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Electric vehicle interest in Kansas City increases amid United Auto Workers strike

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Posted at 5:33 PM, Oct 20, 2023
and last updated 2023-11-09 14:27:23-05

KANSAS CITY, Mo. — As the United Auto Workers strike enters its second month, there’s an underlying topic of discussion that’s caused divisiveness throughout: electric vehicles.

Since the early days of negotiations, the UAW has pleaded for the Big 3 — Ford, Stellantis and General Motors — to include electric vehicle battery plants in their negotiations.

In his Oct. 6 live stream, UAW President Shawn Fain announced that minutes before he went on air, GM made a breakthrough concession to bring workers at battery plants in the UAW’s national contract, which essentially assures they’ll be represented by the union, the Associated Press says.

With this change, the union’s master agreement now covers the four U.S. GM battery plants and GM will “bargain with the union.”

Some of the main arguments in the electric vehicle discussion have been job loss for union workers, electric battery plants not being built yet and a fear from auto companies of not unionizing making their electric vehicles too expensive.

Judy Ancel is retired from the University of Missouri - Kansas City as the director of the institute for Labor Studies. She is currently the executive producer of a weekly radio show covering the same topic.

As someone with years of knowledge surrounding labor, she supports the UAW. At their most recently rally at the end of September, she talked electric vehicles.

“As we convert more and more to electric vehicles, those who are producing the gasoline powered engine vehicles will be losing their jobs,” Ancel said.

The Associated Press reports if electric vehicles replace gas-powered ones, most UAW workers at engine and transmission plants will lose their jobs. And if lower-paying battery plants aren’t union, workers won’t have anywhere to get the same wages and benefits.

“Job loss has been a point of concern ever since automation and globalization,” Ancel said.

But even with these concerns, Ancel is just as passionate about electric vehicles being a remedy for climate change.

“As we can see from the droughts, the storms, the fires — clearly it's getting worse, and we need to do everything we can to eliminate carbon in our economy,” Ancel said. “One of the best ways to do that is to convert our automobiles to electric vehicles.”

According to the U.S. Department of Energy, Kansas has 7,550 electric vehicles registered in the state, while Missouri has more than double that number at 17,870.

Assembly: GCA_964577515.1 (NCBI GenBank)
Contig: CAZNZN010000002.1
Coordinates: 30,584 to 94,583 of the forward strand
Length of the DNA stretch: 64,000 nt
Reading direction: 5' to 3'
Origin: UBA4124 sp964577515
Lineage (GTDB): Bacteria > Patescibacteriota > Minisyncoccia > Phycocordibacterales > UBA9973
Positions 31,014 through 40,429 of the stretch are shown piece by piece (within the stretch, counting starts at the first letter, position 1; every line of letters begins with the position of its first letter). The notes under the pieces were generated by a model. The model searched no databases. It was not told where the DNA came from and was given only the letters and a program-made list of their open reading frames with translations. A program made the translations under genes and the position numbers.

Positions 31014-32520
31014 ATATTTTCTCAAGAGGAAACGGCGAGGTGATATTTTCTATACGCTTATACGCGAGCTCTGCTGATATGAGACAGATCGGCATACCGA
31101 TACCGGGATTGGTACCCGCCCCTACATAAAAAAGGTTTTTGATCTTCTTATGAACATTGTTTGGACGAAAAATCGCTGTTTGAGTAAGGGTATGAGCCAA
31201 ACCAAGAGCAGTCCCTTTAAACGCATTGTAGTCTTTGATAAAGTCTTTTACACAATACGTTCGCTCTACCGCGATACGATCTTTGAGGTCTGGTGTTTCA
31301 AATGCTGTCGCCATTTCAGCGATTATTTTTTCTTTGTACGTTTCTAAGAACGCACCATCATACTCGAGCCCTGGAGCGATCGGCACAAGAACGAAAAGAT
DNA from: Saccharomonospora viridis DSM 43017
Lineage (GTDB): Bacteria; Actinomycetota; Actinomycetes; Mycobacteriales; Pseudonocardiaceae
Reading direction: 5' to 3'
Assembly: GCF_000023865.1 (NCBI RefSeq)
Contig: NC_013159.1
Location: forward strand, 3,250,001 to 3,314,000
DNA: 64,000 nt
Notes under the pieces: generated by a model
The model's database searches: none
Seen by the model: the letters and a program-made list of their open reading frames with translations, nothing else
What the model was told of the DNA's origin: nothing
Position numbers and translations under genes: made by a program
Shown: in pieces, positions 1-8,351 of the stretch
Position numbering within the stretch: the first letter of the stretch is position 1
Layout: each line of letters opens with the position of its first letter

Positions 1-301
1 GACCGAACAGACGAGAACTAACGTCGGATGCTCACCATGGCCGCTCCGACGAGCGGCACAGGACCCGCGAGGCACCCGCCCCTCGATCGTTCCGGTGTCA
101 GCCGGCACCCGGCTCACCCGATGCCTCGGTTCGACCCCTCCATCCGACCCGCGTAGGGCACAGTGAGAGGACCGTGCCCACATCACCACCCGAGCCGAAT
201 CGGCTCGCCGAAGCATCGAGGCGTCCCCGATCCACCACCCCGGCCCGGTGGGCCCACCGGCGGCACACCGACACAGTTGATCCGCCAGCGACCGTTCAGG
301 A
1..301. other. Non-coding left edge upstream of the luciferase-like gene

As this number continues to grow, so do the services that auto workers of all sorts — including repair shops — are making.

“We are now getting ahead of the industry before it hits. In the next 10 years, we’ll see an influx of electric vehicles we can work on,” said Michael Chilcutt, an EV technician at I-70 Auto Service, a repair shop in Kansas City.

In addition to servicing vehicles requiring gas, they also service electric vehicles.

“We made a decision as a company to kind of get in front of things and be prepared for this in our industry which we saw coming, and I think that’s going to increase,” said Shane Edwards, the general manager at I-70 auto.

Edwards says he plans to get at least one or two more electric vehicle technicians certified over the next few years, something that requires learning.

“There’s a lot of training that’s involved in that, specialized equipment and safety-ness,” Chilcutt said.

But just as those working in the auto industry will have things to learn about electric vehicles, so will consumers.

“We did a lot of research beforehand; we kind of knew what we were getting into,” said Scott Carey, an electric vehicle owner.

He and his wife bought the Tesla Model 3 long range 2018 vehicle this year. For them, it’s was a good financial investment.

“With everything moving the way of electrification, we kind of wanted to start saving money,” Carey said. “It seemed to us like we’d already hit cost parody with the total cost of ownership.”

The affordability that Carey’s family found is a fear that automakers like Stellantis and Ford have will continue if they make unionize their battery plants.

“Ford and Stellantis thus far don’t want to pay top union wages, fearing that will push up their costs over Tesla and other competitors with nonunion battery plants mainly in the U.S. South,” according to AP. “That could make Detroit’s EVs more expensive and harder to sell.”

As for the future of EV battery plants in Kansas City, the Panasonic EV battery plant is being scheduled to begin production in March 2025.

Ancel says, however, that it’s never too late to start thinking about electric vehicles and their impact.

“It’s absolutely not too early,” she said.